Kentucky Voices

Ky. Voices: Lincoln's call for diversity endures; Ky. lawmakers must show leadership


November 17, 2013 

Today, in an age when our society continues to progress and transform, we continue to struggle with equity and fairness.

Recently, Lexington was fortunate to have an amazing mural added to the back of the Kentucky Theatre. Showcasing Abraham Lincoln, this great kaleidoscopic piece of public art, enlivening the statuesque Lincoln, brings to light the diversity he fought for during his time serving our country.

His famous Gettysburg Address was delivered 150 years ago, noting that our nation was "conceived in Liberty, and dedicated to the proposition that all men are created equal."

All men (and women) created equal. Yet, still today, we have so many ignored, not provided the equal protections of the law.

Lexington has supported fairness and equality of the lesbian, gay, bisexual and transgender (LGBT) community for nearly 15 years through the passage of the Fairness Ordinance.

But should you cross over to Jessamine, Clark, Woodford, Scott, Madison or Bourbon counties, the protection of the LGBT community is not secure.

These protections are only provided for citizens living in Lexington, Louisville, Covington, Vicco, and Frankfort, and it seems Morehead will join them soon.

Some argue that including sexual orientation and gender identity in discrimination protections is a special right. It should not be a special right to fire, evict or refuse service to someone because of who they love.

Some argue expanding discrimination protections is an attack on religion. In most instances, there is a religious exemption from these protections. With the recent passage by the state legislature of the Religious Freedom bill, it is clear there is support for those exemptions.

However, it is still disheartening to hear a religious organization, such as Sunrise Children's Services, openly state it will continue employment discrimination based on sexual orientation and gender identity. Sunrise receives approximately $26 million in state contracts. It is unfortunate to hear the state supports these actions.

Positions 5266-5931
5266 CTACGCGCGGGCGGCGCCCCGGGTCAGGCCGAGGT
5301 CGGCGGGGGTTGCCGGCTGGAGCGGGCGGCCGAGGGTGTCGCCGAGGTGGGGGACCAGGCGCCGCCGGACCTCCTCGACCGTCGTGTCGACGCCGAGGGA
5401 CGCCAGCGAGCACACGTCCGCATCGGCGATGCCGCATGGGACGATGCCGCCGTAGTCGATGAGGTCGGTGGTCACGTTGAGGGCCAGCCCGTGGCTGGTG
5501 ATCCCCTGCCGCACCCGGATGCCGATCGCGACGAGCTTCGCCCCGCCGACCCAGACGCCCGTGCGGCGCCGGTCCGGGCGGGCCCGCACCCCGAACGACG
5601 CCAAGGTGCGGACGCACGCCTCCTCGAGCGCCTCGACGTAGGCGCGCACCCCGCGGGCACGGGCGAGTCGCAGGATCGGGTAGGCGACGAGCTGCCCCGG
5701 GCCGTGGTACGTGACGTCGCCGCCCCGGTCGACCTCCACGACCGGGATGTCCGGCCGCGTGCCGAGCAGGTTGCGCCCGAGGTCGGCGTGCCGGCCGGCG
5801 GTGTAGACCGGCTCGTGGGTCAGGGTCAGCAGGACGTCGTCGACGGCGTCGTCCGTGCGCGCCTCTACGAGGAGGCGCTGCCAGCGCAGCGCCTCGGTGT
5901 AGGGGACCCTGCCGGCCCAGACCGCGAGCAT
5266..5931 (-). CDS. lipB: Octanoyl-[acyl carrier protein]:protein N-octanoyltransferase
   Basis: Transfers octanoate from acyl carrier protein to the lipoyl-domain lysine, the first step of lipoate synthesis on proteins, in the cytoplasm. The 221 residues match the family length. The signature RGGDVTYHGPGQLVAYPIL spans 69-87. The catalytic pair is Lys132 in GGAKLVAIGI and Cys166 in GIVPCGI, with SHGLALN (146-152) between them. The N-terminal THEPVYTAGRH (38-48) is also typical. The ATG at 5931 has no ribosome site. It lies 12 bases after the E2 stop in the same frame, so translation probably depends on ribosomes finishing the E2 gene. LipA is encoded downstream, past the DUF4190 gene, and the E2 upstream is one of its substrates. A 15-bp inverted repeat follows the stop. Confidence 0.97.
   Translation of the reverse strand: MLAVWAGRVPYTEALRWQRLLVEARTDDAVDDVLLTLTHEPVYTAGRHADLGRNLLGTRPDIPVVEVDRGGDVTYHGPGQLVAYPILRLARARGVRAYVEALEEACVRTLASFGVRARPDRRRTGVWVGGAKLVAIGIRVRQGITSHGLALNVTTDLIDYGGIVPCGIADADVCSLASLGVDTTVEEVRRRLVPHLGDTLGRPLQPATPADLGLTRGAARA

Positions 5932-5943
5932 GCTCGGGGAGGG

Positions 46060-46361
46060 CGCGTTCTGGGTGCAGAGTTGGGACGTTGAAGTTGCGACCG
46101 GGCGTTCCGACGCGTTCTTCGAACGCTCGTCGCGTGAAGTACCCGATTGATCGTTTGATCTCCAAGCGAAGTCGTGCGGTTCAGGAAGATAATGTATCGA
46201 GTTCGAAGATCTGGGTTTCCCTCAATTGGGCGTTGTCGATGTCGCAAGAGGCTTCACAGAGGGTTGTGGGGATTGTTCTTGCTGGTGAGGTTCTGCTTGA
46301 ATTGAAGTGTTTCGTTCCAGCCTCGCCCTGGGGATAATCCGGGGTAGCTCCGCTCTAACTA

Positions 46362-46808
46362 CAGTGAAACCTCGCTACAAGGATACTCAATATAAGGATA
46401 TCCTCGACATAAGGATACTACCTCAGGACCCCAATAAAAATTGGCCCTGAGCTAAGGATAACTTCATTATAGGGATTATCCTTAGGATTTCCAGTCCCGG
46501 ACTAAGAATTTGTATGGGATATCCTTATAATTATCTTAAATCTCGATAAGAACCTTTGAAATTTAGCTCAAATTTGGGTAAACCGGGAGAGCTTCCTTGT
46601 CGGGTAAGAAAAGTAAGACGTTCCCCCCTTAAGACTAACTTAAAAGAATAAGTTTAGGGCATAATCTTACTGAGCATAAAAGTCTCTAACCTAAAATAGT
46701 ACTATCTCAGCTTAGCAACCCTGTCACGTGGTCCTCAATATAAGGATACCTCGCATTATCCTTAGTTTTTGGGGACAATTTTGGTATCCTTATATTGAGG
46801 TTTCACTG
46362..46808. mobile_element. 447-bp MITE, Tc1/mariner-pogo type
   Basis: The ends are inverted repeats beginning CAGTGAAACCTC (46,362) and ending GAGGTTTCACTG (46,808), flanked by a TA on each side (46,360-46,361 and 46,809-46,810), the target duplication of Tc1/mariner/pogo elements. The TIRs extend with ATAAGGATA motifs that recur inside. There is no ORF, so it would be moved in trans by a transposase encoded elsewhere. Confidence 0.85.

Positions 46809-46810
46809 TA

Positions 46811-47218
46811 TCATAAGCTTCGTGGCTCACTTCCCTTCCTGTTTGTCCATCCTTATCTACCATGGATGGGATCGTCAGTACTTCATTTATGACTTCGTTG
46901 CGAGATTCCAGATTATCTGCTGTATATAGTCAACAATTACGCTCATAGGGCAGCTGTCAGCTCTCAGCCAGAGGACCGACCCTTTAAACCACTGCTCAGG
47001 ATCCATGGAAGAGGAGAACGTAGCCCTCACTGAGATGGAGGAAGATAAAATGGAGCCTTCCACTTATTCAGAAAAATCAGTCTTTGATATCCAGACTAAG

A statewide fairness bill has been presented to our legislature for over 10 years. Its purpose is to broaden discrimination protections to include sexual orientation and gender identity. It has yet to get past a committee hearing.

Meanwhile, a survey done by the Shapiro Group shows that 83 percent of Kentuckians believe there should be protections against employment discrimination based on sexual orientation and gender identity.

Of that number, 77 percent of Republicans believed discrimination protections should be broadened. And in every Kentucky congressional district, 78 percent or more approved the expansion of discrimination protections.

Clearly, our citizens believe in equal protection, but our elected officials are not following the will of Kentuckians, both at state and national levels.

Recently, our U.S. Senate overwhelmingly passed the Employment Non-Discrimination Act, commonly known as ENDA. However, both Sens. Mitch McConnell and Rand Paul stood up for ignorance and intolerance and voted against ENDA.

Lexington has taken the step forward. We have expressed our desire to protect all of our citizens. We move forward, and hope our state will soon follow, with our nation right behind. As we make that movement forward, we glance at and learn from the past.

Although we have moved nearly 150 years beyond his time, Kentucky's greatest son, Abraham Lincoln, best noted his belief in fair and equal protections and access as he spoke to an Ohio regiment during the Civil War.

Lincoln stated, "It is in order that each of you may have through this free government which we have enjoyed, an open field and a fair chance for your industry, enterprise and intelligence; that you may all have equal privileges in the race of life, with all its desirable human aspirations."

Craig Cammack of Lexington is an advocate on fairness issues.

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